Deadbox follows a woman called Penny who owns a convenience store in a dead-end town called Lost Turkey, a town that also worships freedom as if it were its own god. The town and its people poke fun at Libertarian ideals and conservative thought to create an environment that’s contradictory in every social facet of life. Lost Turkey’s only source of entertainment, as the book says, is a DVD machine that looks like one of those Redbox vending machines where people could rent movies and video games from.

Problem is, the movies in the machine are haunted. Some can only be found in that Lost Turkey’s rental machine and nowhere else. Russell and Tiesma hang on to this detail to create a kind of ‘story within a story’ dynamic where the movie becomes a reflection of the things that are happening in the town, or that are happening to it.

Russell has built quiet a body of work on his own brand of satire. His stories are aware of the commentary he’s putting forth, subtlety be damned in some cases. It makes his comics come off as meta a lot of the times and he’s largely successful at it. Deadbox is another notch on that belt in this regard.

As the story develops, we learn that Penny’s dad is seriously ill and that her choice to rent a movie from the machine will foretell some of the things that ail and will end up ailing the character. This is where Russell’s skill with creating parables and metaphors shines, turning the movie’s sci-fi story of humanity making first contact with an alien civilization into a contemplation on a people’s dreams of progress, what old age means, and how entitled we can come off as while settling in new places.

Lost Turkey itself is a combination of elements that make it a kind of conservative utopia guided by contradictions that celebrate unfettered freedoms regardless of consequence. Gun lovers, safety-defying bikers, and small town political leaders with delusions of grandeur populate this place and each one offers a chance to think about the backwardness of our political culture.

Deadbox #1

Tiesma’s art makes sure the script’s satire never skips a beat by leaning into caricature in his portrayal of the townspeople and the characters that appear in the story’s movie segments. Body language and panel transitions are imbued with a theatrical flair that rewards careful observation and close reading. The humor’s in the details in this one and Tiasma capitalizes on every chance he gets to dial it up.

Deadbox is an incredibly smart comic that finds a lot to be scared of in stupidity, but also a lot to laugh at. The first issue of the series stands on the strength of its sharp wit and its visual comedy. There’s a lot of stupid in the world right now and Deadbox is here to make fun of it.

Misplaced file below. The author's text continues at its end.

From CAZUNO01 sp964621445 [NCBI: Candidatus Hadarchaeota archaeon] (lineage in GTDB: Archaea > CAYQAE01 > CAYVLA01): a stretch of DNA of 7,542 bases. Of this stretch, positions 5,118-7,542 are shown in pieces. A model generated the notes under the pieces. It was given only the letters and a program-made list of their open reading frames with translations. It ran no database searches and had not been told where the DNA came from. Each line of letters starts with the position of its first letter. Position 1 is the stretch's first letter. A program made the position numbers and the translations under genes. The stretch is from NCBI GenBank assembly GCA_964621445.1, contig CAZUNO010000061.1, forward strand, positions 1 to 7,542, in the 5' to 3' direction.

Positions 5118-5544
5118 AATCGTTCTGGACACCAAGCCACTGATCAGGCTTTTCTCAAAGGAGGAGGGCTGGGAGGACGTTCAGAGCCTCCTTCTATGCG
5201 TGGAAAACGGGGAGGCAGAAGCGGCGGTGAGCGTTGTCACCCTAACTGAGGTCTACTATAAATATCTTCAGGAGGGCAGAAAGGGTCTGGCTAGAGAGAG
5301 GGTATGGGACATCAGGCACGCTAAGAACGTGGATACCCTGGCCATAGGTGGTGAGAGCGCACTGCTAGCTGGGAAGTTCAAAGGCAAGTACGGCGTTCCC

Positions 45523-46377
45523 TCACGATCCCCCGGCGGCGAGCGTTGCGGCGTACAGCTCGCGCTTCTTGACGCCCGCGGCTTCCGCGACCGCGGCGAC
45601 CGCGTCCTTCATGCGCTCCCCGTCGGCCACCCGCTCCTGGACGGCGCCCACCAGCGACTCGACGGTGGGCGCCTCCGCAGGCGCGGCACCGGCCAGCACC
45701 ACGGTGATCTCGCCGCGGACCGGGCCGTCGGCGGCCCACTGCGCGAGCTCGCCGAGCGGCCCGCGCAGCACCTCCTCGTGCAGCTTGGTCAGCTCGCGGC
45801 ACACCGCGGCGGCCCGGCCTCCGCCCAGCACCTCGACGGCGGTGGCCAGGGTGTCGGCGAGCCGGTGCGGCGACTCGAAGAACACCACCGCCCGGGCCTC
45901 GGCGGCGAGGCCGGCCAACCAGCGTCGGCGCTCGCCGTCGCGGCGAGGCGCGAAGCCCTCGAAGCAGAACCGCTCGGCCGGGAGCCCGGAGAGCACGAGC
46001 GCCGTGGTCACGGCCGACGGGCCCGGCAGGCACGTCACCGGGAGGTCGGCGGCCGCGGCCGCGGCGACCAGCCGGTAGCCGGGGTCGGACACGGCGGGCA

Story: Mark Russell Art: Benjamin Tiesma,
Colors: Vladimir Popov, Letterer: Andworld Design
Story: 9.0 Art: 9.0 Overall: 9.0 Recommendation: Read and try not to do stupid things.

Vault provided Graphic Policy with a free copy of the comic for review


Purchase: comiXologyKindleZeus ComicsTFAW

Preview: Deadbox #1

Deadbox #1

Writer: Mark Russell 
Artist: Benjamin Tiesma
Colorist: Vladimir Popov
Letterer: Jim Campbell
Designer: Tim Daniel
Cover BBenjamin Tiesma
Cover B: Corin Howell
On Sale: 9/8/2021

You are what you watch.

Welcome to the town of Lost Turkey, where the main source of entertainment is a cursed DVD machine that seems to know more about the fate of its citizens than they do.

Deadbox #1

Graphic Policy’s Top Comic Picks this Week!

Artie and the Wolf Man

Wednesdays (and now Tuesdays) are new comic book day! Each week hundreds of comics are released, and that can be pretty daunting to go over and choose what to buy. That’s where we come in

Each week our contributors choose what they can’t wait to read this week or just sounds interesting. In other words, this is what we’re looking forward to and think you should be taking a look at!

Find out what folks think below, and what comics you should be looking out for this week.

Artie and the Wolf Moon (Graphic Universe) – Artie sneaks out at night to discover their mother is a werewolf!

Avengers Tech-On #2 (Marvel) – The first issue was a lot of fun as a powered up Red Skull strips the world’s heroes of their powers.

Bad Sister (First Second Books) – A middle grade graphic memoir following a young girl who undergoes a crisis of conscience, realizing that she is a “bad sister.”

Batman #112 (DC Comics) – “Fear State” kicks off as the Scarecrow’s plan for Gotham unfolds.

Bountiful Garden #1 (Mad Cave Studios) – In the year 2200, a team of teenage scientists are sent on a terraforming mission to a distant planet. When they are awakened abruptly, ten years early, halted above a strange planet, the teens are tasked with trying to figure out why they’re stalled – or what stalled them.

Deadbox #1 (Vault Comics) We have an early review and praise this debut.

Glamorella’s Daughter #2 (Literati Press) – The debut issue was fantastic introducing us to a new hero and her daughter who’d rather read books than punch bad guys.

Ka-Zar: Lord of the Savage Land #1 (Marvel) – Ka-Zar is back! We always want to see what’s done with this character that never quite catches on.

Last Flight Out #1 (Dark Horse Comics) – Humanity has chosen to evacuate Earth as a father attempts to make amends with his daughter during the end of the world.

Mazebook #1 (Dark Horse Comics) – Jeff Lemire. Nuff said.

The Nice House on the Lake #4 (DC Comics/DC Black Label) – This series has been amazing with a great mix of horror, mystery, and a focus on the characters. This one delivers some twists that have a major impact.